PETERBORO — The National Abolition Hall of Fame and Museum Black History Matters 2022 program series continues for its third week beginning Tuesday, February 15. , the program organizer, on February 1st.
Basulto described the purpose of Black History Matters 2022 and explained how people can attend the free presentations virtually.
Videos are available after midnight on the dates indicated, and will remain available for at least 11 months.
Black History Matters 2022 is an educational series that aims to shine a light on the history of Black Americans. NAHOF believes that by understanding history, the present can be better understood.
The mission of the National Abolition Hall of Fame and Museum is to honor anti-slavery abolitionists, their work to end slavery and the legacy of that struggle, and to strive to complete the ongoing second abolition – the moral conviction to put an end to racism.
These February programs will address key events in our national history and historical topics that are lesser known or whose implications are not generally understood.
Presenters are volunteer scholars, educators, authors, and researchers who support this project by donating their time and talents.
This program is funded in part by Humanities New York with support from the National Endowment for the Humanities. Any opinions, findings, conclusions, or recommendations expressed in this program do not necessarily represent those of the National Endowment for the Humanities. Viewers are encouraged to complete a short survey for a report to the funder and to guide NAHOF.
Tuesday, February 15 – Interview with Betty B. Bibbins and the Desegregation of Virginia Schools Pt. 2
This is part two of a two-part interview with Betty B. Bibbins, MD. Dr. Bibbins shares his remarkable life story and illustrates the courageous actions that individual children have taken in the desegregation of schools. Bibbins grew up in Portsmouth, Virginia, and attended kindergarten at Sacred Heart School in Norfolk, Our Lady of Victory Elementary School, Cradock Jr. High School, and Cradock High School (1964-1969) during the years of desegregation of Virginia schools.
As a solitary black student at times, Bibbins experienced the difficulties of an education system and society that resisted desegregation. Bibbins explains how her family and personal beliefs were often the few things she had to her advantage. She also talks about how her experiences shaped her life of service thereafter.
Wednesday February 16 – Interview with the desegregation of the director of the RR Moton museum and the history of the high school Robert Russa Moton
In 1951, students at Robert Russa Moton High School in Farmville, Virginia left the school to go on strike demanding better school facilities. Led by 16-year-old Barbara Johns, the Moton student strike would produce three-quarters of the plaintiffs in Brown v. Board of Education (1954) and would be the only student-initiated case of the five that included Brown v. Advice. Moton’s school history is also vital in the Supreme Court case Griffin v. County School Board of Prince Edward County, which stepped in to reopen county schools. RR Moton High School in Prince Edward County had been closed for five years (1959-1964) alongside other schools as the county closed schools rather than desegregate after the Brown v. Board .
Today, RR Moton High School is a National Historic Landmark and Museum. In this interview, we hear from the director, Cameron Patterson, about the history of the museum and the school.
Thursday, February 17 —
Robert Parris Moses:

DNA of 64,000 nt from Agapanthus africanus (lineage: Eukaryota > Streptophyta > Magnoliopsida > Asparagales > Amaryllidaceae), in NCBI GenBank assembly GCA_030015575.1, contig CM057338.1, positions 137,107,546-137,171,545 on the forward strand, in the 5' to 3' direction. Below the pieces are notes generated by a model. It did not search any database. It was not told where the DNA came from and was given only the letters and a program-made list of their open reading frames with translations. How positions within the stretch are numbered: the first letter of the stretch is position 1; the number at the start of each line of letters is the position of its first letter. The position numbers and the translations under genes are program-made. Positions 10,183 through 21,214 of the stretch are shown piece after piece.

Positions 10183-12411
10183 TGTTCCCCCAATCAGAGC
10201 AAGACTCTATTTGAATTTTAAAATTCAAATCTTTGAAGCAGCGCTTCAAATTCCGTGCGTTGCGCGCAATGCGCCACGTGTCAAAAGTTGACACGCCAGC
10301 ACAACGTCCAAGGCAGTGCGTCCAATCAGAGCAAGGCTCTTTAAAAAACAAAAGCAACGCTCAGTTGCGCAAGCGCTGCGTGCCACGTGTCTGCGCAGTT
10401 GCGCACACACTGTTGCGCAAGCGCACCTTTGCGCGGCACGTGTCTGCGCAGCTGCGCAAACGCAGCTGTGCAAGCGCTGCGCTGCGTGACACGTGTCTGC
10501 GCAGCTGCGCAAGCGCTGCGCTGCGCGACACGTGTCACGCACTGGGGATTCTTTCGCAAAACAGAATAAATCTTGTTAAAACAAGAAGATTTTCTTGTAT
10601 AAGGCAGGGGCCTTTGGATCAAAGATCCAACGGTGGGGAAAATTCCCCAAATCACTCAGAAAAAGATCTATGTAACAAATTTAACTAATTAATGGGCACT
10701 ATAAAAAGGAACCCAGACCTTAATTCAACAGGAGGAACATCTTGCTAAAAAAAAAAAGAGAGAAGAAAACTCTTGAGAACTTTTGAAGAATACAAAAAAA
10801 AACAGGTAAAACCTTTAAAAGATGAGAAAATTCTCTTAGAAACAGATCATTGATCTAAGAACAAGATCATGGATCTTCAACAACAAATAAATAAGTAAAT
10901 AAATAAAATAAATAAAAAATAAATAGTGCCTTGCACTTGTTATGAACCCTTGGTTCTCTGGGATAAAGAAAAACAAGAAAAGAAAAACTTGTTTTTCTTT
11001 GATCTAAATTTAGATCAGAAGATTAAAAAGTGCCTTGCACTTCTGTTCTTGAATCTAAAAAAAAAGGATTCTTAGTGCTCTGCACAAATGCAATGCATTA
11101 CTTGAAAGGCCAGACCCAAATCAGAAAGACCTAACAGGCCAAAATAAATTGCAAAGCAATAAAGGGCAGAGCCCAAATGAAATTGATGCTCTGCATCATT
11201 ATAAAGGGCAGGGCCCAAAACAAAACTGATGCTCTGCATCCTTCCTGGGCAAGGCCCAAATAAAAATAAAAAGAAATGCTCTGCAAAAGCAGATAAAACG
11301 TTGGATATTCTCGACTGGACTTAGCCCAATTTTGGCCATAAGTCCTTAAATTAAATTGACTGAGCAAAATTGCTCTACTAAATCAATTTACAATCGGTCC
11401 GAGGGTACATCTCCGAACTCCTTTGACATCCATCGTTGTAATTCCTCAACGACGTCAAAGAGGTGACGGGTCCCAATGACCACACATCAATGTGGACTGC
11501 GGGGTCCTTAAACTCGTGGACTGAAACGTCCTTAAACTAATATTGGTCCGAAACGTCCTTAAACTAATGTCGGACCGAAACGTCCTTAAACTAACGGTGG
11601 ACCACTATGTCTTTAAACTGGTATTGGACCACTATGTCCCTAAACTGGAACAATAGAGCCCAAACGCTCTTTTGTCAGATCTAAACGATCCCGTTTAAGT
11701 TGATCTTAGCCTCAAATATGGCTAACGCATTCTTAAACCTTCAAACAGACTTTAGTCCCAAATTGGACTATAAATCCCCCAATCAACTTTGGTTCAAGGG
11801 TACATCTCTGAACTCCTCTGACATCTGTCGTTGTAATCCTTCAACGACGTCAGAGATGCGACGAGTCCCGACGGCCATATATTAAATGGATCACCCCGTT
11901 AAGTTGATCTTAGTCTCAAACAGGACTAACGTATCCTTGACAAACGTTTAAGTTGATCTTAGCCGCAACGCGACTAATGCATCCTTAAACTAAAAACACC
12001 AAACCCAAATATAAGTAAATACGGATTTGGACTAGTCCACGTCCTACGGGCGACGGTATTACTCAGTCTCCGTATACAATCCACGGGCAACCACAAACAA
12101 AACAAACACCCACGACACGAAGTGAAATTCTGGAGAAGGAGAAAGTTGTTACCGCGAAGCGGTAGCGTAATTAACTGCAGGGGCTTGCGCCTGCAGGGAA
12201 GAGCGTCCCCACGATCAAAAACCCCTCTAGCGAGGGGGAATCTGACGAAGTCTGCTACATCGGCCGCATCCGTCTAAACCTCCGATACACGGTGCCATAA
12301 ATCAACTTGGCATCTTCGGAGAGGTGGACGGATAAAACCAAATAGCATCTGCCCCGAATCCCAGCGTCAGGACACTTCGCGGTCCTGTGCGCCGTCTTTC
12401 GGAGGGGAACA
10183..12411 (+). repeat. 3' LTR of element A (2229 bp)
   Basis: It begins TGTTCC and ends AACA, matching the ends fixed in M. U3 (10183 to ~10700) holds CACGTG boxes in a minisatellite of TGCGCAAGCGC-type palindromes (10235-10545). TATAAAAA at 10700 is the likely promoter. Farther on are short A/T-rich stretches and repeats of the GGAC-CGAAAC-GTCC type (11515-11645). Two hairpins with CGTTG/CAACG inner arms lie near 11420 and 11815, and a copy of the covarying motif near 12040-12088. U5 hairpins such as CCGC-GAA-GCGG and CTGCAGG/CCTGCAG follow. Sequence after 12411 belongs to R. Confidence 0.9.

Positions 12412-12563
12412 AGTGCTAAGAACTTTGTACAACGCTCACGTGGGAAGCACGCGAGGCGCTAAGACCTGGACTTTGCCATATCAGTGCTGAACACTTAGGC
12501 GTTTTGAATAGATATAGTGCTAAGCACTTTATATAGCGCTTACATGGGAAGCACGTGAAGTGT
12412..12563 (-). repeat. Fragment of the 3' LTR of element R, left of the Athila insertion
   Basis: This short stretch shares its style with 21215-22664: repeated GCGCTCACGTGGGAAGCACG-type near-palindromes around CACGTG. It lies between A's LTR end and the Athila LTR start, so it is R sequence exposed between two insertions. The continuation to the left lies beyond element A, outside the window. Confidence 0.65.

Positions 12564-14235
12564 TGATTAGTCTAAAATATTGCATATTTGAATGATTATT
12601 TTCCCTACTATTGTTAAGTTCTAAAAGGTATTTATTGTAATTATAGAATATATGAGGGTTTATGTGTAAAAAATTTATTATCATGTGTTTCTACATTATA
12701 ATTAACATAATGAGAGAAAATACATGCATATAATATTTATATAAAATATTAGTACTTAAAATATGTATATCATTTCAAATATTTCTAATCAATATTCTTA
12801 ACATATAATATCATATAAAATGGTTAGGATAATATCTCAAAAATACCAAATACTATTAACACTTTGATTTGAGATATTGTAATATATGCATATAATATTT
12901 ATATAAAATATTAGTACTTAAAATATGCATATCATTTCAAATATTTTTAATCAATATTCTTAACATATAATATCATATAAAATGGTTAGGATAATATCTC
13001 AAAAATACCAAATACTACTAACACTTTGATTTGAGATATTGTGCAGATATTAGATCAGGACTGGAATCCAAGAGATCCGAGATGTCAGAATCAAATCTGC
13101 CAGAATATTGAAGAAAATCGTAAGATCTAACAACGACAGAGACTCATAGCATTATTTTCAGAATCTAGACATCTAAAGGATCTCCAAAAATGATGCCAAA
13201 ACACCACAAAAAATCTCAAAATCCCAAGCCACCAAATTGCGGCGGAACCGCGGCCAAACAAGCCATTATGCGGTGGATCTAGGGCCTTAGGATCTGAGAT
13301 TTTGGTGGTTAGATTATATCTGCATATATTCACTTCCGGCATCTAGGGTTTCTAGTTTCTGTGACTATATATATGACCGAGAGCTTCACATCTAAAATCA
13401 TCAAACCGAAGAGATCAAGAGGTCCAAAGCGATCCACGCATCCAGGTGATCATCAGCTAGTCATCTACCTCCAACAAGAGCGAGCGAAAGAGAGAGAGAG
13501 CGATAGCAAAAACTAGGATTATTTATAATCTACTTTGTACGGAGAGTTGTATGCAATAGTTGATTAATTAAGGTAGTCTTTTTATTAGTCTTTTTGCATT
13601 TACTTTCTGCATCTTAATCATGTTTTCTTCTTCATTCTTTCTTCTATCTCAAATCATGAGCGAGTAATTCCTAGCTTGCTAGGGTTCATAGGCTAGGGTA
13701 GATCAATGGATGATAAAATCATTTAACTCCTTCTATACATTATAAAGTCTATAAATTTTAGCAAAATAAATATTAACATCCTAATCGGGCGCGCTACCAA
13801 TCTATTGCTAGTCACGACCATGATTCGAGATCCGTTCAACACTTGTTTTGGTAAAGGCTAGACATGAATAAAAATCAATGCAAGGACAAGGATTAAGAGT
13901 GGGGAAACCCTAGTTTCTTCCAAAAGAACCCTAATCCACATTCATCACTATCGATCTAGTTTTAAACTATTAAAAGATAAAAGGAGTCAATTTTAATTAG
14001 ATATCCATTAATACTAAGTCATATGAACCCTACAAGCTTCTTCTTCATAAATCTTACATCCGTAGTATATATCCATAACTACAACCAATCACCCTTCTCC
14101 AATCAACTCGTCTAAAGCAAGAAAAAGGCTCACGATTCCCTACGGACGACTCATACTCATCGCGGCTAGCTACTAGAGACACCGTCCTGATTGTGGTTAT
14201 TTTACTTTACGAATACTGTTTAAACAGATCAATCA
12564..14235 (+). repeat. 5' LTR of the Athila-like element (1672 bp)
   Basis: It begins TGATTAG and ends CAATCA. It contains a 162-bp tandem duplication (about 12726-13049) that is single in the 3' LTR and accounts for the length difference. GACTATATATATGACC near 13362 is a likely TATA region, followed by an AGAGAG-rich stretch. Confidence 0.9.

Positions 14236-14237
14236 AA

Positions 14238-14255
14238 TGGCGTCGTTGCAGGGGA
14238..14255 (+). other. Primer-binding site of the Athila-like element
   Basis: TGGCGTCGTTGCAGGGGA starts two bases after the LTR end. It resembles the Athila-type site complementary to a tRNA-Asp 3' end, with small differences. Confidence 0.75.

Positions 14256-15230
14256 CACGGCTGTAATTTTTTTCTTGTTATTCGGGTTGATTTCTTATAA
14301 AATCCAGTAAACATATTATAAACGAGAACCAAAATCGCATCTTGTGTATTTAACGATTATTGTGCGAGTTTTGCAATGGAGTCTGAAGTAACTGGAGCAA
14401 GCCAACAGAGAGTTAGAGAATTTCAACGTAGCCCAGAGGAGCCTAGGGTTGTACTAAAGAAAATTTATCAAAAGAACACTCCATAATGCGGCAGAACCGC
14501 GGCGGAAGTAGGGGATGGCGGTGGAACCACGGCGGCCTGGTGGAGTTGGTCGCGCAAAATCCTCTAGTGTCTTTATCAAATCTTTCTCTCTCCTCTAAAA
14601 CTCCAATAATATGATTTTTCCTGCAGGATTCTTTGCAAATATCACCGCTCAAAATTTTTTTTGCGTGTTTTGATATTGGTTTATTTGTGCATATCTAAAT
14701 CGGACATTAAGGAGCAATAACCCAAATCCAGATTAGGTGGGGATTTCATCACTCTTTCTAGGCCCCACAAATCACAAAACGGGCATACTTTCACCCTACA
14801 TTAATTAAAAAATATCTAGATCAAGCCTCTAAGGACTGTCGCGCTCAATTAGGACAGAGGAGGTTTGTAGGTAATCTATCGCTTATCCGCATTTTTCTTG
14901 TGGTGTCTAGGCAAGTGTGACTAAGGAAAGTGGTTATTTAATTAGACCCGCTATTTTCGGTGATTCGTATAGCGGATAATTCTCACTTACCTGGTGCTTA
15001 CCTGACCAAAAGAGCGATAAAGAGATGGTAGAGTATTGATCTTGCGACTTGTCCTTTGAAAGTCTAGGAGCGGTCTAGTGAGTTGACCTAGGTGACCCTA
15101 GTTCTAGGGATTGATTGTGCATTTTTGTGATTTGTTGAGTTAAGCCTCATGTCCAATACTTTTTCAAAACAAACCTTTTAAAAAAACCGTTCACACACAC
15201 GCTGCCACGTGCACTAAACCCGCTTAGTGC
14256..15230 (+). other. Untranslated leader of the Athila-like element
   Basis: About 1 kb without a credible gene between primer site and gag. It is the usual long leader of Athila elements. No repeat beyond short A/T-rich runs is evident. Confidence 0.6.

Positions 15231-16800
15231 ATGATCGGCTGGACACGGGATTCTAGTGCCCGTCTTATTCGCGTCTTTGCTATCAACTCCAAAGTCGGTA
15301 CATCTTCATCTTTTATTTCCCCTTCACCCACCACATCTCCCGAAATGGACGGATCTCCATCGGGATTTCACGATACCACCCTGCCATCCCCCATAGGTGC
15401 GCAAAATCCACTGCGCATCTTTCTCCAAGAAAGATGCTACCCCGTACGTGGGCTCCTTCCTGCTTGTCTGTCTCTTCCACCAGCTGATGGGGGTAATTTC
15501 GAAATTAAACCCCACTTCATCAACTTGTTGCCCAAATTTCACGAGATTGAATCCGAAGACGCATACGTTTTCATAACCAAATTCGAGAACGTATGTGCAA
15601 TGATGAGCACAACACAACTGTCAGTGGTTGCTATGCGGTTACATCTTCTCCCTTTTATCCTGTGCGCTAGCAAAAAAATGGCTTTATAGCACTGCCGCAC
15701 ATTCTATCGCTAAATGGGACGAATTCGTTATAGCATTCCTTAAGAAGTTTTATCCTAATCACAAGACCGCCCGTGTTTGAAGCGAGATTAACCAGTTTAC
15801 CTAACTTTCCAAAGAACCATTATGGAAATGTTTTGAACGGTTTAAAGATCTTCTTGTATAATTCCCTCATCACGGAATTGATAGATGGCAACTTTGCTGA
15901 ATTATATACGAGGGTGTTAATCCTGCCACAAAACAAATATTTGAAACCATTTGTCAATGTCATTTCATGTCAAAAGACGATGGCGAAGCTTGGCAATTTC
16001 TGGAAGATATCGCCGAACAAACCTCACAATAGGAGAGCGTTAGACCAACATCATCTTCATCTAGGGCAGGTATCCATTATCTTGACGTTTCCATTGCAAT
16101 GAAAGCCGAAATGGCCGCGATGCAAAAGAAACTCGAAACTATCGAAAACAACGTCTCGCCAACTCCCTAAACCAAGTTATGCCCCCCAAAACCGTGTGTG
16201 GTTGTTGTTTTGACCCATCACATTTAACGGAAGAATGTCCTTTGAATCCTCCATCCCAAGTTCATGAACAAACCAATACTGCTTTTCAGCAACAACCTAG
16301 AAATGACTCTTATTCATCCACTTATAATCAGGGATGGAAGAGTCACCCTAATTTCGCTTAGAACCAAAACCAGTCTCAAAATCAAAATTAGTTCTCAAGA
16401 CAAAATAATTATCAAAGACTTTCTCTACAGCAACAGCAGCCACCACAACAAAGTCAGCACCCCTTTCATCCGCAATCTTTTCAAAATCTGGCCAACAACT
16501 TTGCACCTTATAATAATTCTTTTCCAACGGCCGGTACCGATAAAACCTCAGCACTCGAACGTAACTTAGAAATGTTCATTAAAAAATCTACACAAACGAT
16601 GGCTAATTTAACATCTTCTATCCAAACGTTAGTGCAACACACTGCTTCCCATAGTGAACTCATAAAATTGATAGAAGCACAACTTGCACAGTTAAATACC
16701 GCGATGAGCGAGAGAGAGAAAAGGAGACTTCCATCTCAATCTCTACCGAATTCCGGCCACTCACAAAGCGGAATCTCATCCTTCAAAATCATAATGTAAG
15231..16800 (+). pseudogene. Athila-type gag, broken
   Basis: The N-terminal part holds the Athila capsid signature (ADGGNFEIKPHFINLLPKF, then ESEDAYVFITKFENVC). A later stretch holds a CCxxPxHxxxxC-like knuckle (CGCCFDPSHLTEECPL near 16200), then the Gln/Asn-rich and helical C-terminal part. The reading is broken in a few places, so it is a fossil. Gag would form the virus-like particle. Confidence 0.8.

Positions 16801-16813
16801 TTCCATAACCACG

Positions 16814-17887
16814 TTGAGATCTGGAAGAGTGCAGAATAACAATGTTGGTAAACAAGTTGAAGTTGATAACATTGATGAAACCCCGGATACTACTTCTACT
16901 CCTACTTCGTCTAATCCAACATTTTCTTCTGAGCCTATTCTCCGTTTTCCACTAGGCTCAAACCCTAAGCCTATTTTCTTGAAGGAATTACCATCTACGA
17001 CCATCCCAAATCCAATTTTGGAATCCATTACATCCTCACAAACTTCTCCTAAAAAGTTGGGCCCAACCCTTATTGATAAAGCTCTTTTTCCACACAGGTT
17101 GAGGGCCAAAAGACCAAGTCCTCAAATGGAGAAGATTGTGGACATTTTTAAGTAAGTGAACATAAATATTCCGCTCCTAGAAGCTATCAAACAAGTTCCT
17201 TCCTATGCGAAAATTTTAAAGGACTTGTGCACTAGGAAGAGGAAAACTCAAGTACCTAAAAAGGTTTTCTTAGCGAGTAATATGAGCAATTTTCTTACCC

A Life Remembered Pt. 1
Hamilton College chaplain Jefferey McArn introduces us to Robert Parris Moses. Moses is a Hamilton College alumnus and was a renowned civil rights activist. In this remarkable two-part series chronicling his life, we learn about Moses’ courageous commitment to the Student Nonviolent Coordinating Committee, his efforts to register voters in Mississippi, and the many causes he championed in his life. .
In this presentation, McArn presents an extensive collection of interviews to capture the remarkable life of Robert Parris Moses.
Friday, February 18 —
Robert Parris Moses:
A Life Remembered Pt. 2
In Part 2, Jefferey McArn, the chaplain of Hamilton College, continues his presentation on Robert Parris Moses.
Saturday, February 19 — Introduction to the Children’s Crusade, 1963
On May 2, 1963, hundreds of students skipped class and marched through downtown Birmingham, Alabama. The students were arrested and taken to prison en masse. The following day, as more students gathered peacefully, they were greeted with violence by police and images of children being beaten by police clubs, bitten by police dogs and blown by high-pressure fire hoses. pressure shocked the world. This presentation by Victoria Basulto is an introduction to this story. This presentation will reinforce the following presentation on February 20 when we hear from Melvin Todd who participated in the marches as a child.
Sunday, February 20 – Interview with Melvin Todd and the Children’s Crusade, 1963
In 1963, Melvin Todd was a high school student at Western Olin High School in Birmingham, Alabama. In this interview, he tells the story of his participation in the Children’s Crusade, what he saw and the feeling of living in a moment of great cultural and political change.
Monday, February 21 —
Love against Virginia
In 1967, Loving v. Virginia of the Supreme Court ended states’ right to ban interracial marriages and ruled that anti-miscegenation laws were unconstitutional under the 14th Amendment. In this presentation, Victoria Basulto will tell the stories of the two plaintiffs, Mildred Jeter who was black and Richard Loving who was white. Married in Washington DC, the couple were charged with violating Virginia’s anti-miscegenation laws upon returning to Virginia. This is the story of their journey to the Supreme Court and the impact the decision had on the rest of the nation.